“Peach Melba” was about an old man reminiscing his meeting with a woman when he was a boy, a chance encounter that shaped him throughout his life in quiet ways. But the real stunner was “The Bell-Ringer”, that portrayed a middle-aged wife stuck at home in a lonely marriage (her husband works abroad and rarely comes home, only to bully her or ignore her). I loved the images of wintry countryside, with snow and quiet, interrupted by the church bells reminder of history and traditions. It’s a classic short story in style and form, with its understated hints left throughout the story and the epiphany at the end, and it’s really a gem. It reminded me of Raymond Carver’s stories, only on the other side of the Atlantic.

I felt really lucky to start the year this way by discovering a new story and a great writer. Stats and best of the year will come soon!

The One with the Cycle of Grief

Joyce Carol Oates, Missing Mom (2005)

Ahem, I was supposed to be gone for a few days for Christmas, but we had a car crash just when we were leaving, so we are home… and I have unexpected time to blog after all. Don’t worry, the kids are alright, the presents weren’t broken, Christmas wasn’t cancelled and I have only minor concussion (but no car any more!).

I have several unfinished posts and I don’t know where to start, but somehow Joyce Carol Oates’ book appeals to me especially after this traumatic event.

When you have already read some Joyce Carol Oates you expect something raw, unapologetic, subversive and probably some violence. You expect misfits and upstate New York and people who are a bit lost. To some degree I found all that in Missing Mom, but what I didn’t expect was a softness that some people will surely find melodramatic.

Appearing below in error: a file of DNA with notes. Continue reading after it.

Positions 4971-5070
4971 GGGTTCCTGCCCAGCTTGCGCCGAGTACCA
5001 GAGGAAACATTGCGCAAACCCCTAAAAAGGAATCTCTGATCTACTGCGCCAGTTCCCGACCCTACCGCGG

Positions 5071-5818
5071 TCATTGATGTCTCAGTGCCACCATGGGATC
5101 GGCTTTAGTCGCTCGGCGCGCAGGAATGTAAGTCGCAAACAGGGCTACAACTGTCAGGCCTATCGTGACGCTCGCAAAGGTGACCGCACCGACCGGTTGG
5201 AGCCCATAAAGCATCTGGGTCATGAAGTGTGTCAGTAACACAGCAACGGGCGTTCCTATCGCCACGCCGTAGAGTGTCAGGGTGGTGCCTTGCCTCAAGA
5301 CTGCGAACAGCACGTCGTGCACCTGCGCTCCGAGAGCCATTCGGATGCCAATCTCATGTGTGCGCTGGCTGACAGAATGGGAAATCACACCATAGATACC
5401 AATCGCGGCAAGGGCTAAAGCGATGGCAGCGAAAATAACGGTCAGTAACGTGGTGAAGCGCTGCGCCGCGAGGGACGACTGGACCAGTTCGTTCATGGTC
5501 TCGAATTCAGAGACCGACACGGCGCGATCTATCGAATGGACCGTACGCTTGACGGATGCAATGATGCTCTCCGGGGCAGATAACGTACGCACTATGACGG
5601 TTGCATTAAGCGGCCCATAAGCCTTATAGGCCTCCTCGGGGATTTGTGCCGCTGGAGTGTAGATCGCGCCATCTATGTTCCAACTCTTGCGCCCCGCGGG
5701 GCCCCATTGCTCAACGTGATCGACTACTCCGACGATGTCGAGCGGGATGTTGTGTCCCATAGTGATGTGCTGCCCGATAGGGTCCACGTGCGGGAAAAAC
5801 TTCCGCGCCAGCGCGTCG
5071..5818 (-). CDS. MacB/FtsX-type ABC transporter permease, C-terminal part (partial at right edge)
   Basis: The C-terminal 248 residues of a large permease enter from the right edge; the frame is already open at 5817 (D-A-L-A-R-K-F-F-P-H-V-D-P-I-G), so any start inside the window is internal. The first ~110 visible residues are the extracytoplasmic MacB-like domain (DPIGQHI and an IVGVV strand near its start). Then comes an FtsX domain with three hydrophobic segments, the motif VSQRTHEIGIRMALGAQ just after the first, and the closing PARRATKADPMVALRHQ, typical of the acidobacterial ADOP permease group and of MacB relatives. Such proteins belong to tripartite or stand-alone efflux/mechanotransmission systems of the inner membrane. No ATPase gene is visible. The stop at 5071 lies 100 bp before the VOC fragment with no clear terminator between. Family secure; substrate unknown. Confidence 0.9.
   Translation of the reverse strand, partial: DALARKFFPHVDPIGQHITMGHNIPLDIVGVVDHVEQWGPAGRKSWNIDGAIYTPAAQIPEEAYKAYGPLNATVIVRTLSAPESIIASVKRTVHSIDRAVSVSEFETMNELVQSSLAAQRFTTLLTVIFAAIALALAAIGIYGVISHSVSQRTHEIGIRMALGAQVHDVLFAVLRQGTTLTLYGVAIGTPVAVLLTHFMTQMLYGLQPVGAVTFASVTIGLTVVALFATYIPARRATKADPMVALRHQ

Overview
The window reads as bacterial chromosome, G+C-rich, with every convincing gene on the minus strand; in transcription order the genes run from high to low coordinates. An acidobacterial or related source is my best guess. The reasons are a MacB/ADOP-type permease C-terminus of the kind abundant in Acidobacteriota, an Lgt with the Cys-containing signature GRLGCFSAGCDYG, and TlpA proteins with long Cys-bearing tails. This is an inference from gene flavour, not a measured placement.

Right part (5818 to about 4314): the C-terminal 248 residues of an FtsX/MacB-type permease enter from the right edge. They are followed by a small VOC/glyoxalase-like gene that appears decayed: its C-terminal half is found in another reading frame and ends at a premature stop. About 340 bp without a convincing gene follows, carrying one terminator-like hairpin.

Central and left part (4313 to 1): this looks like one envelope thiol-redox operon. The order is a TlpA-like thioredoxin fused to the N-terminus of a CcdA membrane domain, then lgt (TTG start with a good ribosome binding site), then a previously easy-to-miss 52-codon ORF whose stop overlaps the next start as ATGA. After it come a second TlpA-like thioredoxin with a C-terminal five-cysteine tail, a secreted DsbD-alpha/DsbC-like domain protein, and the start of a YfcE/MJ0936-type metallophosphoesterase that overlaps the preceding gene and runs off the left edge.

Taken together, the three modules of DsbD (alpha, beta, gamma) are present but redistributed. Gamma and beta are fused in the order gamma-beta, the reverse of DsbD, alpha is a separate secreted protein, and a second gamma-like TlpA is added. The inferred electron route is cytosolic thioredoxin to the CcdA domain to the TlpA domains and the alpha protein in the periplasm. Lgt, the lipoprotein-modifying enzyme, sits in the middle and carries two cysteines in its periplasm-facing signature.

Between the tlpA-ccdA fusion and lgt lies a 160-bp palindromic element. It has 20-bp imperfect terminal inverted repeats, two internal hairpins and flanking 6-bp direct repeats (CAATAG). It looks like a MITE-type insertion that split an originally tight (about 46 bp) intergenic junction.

I read that she wrote this book after the death of her own mother, which makes this atypical tone understandable, but I also believe that Oates likes to be unexpected, and I can’t say I have been very surprised by the story, so it’s safe to say it’s probably not her best. The book is told by Nikki, the rebel daughter of a conventional housewife. Nikki is 31, she wears her hair purple, she dates married men, and finds her (widowed, retired, church-volunteering, bread-baking) mom rather boring. But when Nikki discovers her mother dead in her house in gruesome circumstances, she embarks upon a long period of grief.

Nikki starts out as self-absorbed and immature, and discovers that her mother was not as boring as she thought. That could be, well, boring, but it’s Joyce Carol Oates, and she has an eye for telling details, for finding meaning in tiny mundane details (baking bread, checking a calendar) and her scenes feel so true and so relatable. I guess everyone who has known grief will understand the book, although it might reopen certain personal wounds. So it’s not to put in everyone’s hands, but I certainly enjoyed it.

Season of Stories Roundup

season-of-styories-logo-fall17One of my goals in 2017 was to read more short stories. I was indeed intentional in selecting short stories collection whenever possible, but I was also helped by the fantastic e-mail list “Season of Stories”, sponsored by Penguin Random House, which started mid-September, sent out stories in 4 daily installment every week and ran until yesterday! (Or so I believe, maybe they will go on sending out their good stuff forever and ever…).

It was very diverse and eye-opening for me. Even if I didn’t enjoy every story, I enjoyed discovering them all! So here is a little roundup from the latest to the first.

1 – “Crocodile Shoes” by Jojo Moyes from her collection, Paris for One and Other Stories: the only one I had previously read (and reviewed just recently). Such a heart-warming, glowy story.

2 – “Plague of the Firstborn”, by Etgar Keret from his collection, The Bus Driver Who Wanted to be God. I know Etgar Keret through This American Life, I own a collection of stories of his. This one was about the Bible plagues, but viewed from an interesting angle. Funny, but with an emotional twist.

3 – “Best of All Possible Homes” by Annabelle Gurwitch from her collection, Wherever You Go, There They Are. This one remains unread in my mail box. Perhaps discouraged by the story of the previous week, I had no time that week or since, sorry!